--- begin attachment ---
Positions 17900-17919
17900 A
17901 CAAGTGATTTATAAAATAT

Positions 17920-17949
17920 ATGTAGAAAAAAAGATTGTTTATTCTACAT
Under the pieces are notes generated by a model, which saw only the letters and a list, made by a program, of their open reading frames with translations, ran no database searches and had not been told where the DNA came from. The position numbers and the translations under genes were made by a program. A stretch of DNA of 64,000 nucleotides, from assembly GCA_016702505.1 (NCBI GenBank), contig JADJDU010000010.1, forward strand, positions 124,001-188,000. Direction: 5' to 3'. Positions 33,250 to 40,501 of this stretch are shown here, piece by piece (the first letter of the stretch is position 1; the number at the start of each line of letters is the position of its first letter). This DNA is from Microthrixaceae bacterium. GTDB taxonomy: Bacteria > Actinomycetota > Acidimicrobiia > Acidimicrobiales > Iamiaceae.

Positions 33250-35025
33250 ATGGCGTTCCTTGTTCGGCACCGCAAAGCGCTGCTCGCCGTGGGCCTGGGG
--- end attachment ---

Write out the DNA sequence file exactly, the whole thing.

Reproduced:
Positions 17900-17919
17900 A
17901 CAAGTGATTTATAAAATAT

Positions 17920-17949
17920 ATGTAGAAAAAAAGATTGTTTATTCTACAT
Under the pieces are notes generated by a model, which saw only the letters and a list, made by a program, of their open reading frames with translations, ran no database searches and had not been told where the DNA came from. The position numbers and the translations under genes were made by a program. A stretch of DNA of 64,000 nucleotides, from assembly GCA_016702505.1 (NCBI GenBank), contig JADJDU010000010.1, forward strand, positions 124,001-188,000. Direction: 5' to 3'. Positions 33,250 to 40,501 of this stretch are shown here, piece by piece (the first letter of the stretch is position 1; the number at the start of each line of letters is the position of its first letter). This DNA is from Microthrixaceae bacterium. GTDB taxonomy: Bacteria > Actinomycetota > Acidimicrobiia > Acidimicrobiales > Iamiaceae.

Positions 33250-35025
33250 ATGGCGTTCCTTGTTCGGCACCGCAAAGCGCTGCTCGCCGTGGGCCTGGGG